How to get your print campaigns into Google Analytics

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A few weeks ago, I published a step-by-step tutorial how to connect print campaigns to digital, by using HTML redirects. But it seems there is a much faster and better way. And with a little extra effort, you can even get your print campaigns into Google Analytics! Yes, you read that right: print campaigns that are tracked by Google Analytics. And, as a bonus, I’ll show you how to create a branded URL shortener that’s almost for free.

CONTENTS: 301 redirects | UTM codes | But email also tracks open rates! Yes, but these are flawed… | Why is this important?

301 redirects
Last week I was looking into URL shorteners, to use in a project I’m working on. And to be more specific: I want a branded URL shortener that I can tweak myself, so I don’t have to use those default long codes that systems like and create. These might seem a good solution, but their short URLs are really hard to remember, try e.g. to remember this one: So in the case you want a URL that is easy to remember, you need to be able to tweak it yourself. Some URL shortener services offer this as a paid service, but I wasn’t willing to pay that kind of money, so I decided to do it slightly different.

URL shorteners work with ‘301 redirects’, which are different from HTML redirects, the kind I used in the first tutorial. And most important: they are superfast. Essentially they provide the information to the browser that the content on this URL was moved permanently to another address and redirect you to that new location.

If you are using WordPress, there are plugins available that will make it very easy to use this kind of redirects. So for my branded short URL, I first bought a short domain name ( and installed WordPress on it (many providers offer a ‘1 click WordPress installation’). And then I installed the ‘Redirection’ plugin, which will handle those 301 redirects. I also installed a security plugin (Wordfence) and one to handle 404 pages (‘page not found’). That one will redirect all visitors to the homepage when a page was not found. And the homepage is redirected to So there are no content pages on, only redirects.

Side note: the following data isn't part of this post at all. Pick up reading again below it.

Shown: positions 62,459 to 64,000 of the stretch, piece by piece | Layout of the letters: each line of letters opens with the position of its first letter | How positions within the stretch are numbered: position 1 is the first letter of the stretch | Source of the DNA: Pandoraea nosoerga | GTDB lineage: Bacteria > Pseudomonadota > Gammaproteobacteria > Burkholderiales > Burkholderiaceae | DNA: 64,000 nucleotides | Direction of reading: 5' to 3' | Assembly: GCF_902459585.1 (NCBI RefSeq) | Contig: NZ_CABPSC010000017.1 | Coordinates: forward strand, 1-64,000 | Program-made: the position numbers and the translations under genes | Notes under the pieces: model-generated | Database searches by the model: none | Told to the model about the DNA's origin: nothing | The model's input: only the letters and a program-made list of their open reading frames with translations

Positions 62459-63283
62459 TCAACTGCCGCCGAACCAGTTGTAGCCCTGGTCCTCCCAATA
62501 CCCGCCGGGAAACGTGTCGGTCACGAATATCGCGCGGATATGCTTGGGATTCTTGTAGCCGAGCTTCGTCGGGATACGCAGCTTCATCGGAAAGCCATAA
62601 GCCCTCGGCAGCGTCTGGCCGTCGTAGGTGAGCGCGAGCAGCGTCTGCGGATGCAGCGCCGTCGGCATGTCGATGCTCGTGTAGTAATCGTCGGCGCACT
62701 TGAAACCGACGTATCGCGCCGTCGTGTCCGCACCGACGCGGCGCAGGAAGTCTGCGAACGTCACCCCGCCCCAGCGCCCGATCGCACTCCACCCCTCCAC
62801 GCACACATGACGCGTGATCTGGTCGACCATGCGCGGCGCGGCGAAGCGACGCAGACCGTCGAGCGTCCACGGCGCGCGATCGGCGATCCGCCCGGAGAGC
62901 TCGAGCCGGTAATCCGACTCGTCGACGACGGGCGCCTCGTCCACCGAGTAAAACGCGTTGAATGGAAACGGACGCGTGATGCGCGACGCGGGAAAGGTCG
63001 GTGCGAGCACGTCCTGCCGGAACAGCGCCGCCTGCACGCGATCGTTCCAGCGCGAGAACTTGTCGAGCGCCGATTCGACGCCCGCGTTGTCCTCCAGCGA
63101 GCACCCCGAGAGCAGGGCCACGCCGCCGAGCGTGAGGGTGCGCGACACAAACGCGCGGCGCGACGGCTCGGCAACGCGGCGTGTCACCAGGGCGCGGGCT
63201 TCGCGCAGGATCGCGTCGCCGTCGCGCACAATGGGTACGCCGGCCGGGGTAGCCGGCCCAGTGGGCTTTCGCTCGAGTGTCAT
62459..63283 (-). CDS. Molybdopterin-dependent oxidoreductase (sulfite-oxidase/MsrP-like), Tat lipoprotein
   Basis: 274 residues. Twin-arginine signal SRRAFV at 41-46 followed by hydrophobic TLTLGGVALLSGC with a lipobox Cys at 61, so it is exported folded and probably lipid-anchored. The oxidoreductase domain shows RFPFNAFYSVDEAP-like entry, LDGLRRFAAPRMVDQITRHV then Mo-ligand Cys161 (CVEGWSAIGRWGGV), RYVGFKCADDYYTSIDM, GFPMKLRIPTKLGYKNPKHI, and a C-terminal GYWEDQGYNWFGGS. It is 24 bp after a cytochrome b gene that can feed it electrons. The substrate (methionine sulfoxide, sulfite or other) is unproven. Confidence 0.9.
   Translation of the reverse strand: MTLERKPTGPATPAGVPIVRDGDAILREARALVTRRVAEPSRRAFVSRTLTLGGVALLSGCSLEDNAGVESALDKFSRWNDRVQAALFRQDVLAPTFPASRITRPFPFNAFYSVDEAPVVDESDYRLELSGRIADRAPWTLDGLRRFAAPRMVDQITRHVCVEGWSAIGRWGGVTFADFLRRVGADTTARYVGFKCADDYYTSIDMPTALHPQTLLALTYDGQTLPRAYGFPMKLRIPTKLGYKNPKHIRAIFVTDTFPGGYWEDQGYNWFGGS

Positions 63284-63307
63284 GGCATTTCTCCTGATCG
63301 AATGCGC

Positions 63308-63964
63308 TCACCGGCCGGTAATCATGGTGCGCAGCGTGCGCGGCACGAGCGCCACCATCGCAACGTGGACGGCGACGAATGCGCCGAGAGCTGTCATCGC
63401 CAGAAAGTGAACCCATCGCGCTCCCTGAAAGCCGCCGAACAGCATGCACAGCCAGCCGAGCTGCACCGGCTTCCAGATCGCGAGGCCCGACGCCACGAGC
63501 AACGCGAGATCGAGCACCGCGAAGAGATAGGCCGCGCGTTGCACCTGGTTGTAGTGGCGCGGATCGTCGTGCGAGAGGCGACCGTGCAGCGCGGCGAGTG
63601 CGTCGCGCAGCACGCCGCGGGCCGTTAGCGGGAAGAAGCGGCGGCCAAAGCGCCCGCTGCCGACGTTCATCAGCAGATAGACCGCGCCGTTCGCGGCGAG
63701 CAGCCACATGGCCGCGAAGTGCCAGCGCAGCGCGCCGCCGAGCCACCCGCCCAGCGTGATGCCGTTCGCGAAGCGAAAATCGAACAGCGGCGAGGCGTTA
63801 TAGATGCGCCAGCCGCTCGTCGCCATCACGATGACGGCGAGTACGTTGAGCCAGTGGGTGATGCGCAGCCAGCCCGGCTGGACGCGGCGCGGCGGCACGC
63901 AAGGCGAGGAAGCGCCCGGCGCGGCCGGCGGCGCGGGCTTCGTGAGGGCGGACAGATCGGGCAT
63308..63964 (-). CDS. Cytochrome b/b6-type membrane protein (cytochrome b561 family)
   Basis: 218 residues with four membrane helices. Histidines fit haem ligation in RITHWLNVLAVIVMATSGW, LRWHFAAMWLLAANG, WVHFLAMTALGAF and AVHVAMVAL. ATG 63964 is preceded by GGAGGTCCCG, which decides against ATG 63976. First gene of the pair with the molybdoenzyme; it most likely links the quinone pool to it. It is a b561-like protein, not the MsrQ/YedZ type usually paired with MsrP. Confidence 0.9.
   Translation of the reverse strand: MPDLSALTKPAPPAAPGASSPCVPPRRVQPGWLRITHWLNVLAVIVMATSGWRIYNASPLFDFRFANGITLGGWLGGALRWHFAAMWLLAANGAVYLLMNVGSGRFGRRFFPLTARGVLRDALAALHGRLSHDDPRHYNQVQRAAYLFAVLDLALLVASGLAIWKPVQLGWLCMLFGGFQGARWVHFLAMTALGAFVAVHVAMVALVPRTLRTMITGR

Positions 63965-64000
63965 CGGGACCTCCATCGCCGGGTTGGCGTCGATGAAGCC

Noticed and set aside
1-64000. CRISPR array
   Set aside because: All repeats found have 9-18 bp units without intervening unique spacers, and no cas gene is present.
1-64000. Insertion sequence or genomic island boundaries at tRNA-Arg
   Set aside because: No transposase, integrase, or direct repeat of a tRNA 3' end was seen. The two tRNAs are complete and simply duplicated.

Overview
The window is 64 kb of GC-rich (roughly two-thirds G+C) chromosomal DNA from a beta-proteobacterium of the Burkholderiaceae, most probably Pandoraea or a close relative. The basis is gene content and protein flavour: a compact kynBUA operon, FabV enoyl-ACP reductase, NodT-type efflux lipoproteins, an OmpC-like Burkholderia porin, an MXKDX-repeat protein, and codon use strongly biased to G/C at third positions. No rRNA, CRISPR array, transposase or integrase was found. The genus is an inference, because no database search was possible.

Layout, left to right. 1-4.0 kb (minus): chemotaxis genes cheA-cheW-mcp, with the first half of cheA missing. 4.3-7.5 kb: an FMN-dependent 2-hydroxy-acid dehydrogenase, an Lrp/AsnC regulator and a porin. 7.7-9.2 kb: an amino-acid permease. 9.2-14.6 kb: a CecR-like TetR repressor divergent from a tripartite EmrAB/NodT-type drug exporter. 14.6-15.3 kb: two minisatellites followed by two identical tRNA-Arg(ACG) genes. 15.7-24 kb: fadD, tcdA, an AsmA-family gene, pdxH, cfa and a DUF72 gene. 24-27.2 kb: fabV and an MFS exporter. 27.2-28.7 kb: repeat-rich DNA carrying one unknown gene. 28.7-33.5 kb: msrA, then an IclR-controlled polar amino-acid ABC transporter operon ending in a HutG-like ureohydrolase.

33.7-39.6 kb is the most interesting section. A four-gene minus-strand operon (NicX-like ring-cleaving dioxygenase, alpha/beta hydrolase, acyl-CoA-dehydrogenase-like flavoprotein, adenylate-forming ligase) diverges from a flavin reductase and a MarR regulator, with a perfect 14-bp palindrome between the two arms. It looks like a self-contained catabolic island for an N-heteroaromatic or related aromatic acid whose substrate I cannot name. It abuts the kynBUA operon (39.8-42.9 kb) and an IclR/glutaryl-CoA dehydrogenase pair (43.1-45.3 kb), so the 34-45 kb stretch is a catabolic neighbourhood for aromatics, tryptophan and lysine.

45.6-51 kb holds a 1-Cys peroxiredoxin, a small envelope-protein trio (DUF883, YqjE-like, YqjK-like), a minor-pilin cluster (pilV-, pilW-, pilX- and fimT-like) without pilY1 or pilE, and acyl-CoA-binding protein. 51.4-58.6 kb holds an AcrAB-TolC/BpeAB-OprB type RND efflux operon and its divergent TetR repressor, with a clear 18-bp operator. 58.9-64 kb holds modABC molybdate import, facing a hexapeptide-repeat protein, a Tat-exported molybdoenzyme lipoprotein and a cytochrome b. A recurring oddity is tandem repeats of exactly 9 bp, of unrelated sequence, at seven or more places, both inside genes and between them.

This is the ‘Redirection’ plugin for WordPress, which makes it easy to use 301 redirects.

With the redirection plugin I created a short URL similar to the ones I used in the tutorial I already mentioned: It does have more characters than the Bitly short URL I used above (, but it is easier to remember. It is for an ad in The New York Times (NYT) and was published in the first month of 2017 (201701).

If you also want to use random generated short URLs, there are a number of random code generators on the internet, e.g. Please note that WordPress is case insensitive, so a and A are considered the same. Which means that with 1 character you can get 36 different codes (26 letters + 10 numbers), with 2 that is 36×36=1296, with 3 codes you get 46.656 different combinations. If you need that many options, you might want to invest in a branded Bitly account, or one from a similar service. If you don’t need to manage a huge amount of short URLs, working with WordPress plus the redirection plugin will be a good and cheap choice for you. My URL shortener cost me less than 100 euro and 15 minutes of work to install WordPress and the plugins…

UTM codes
Now I have a specific landing page for my print campaign (step 1 in the original tutorial) and an easy to remember short URL (, step 2), which will redirect users to that specific landing page (step 3). The extra step I need to get this into Google Analytics, is adding a ‘UTM code’ to the outgoing redirect URL in the WordPress plugin. There are five types of information you can add to the URL:

  • source,
  • medium,
  • campaign,
  • term,
  • content.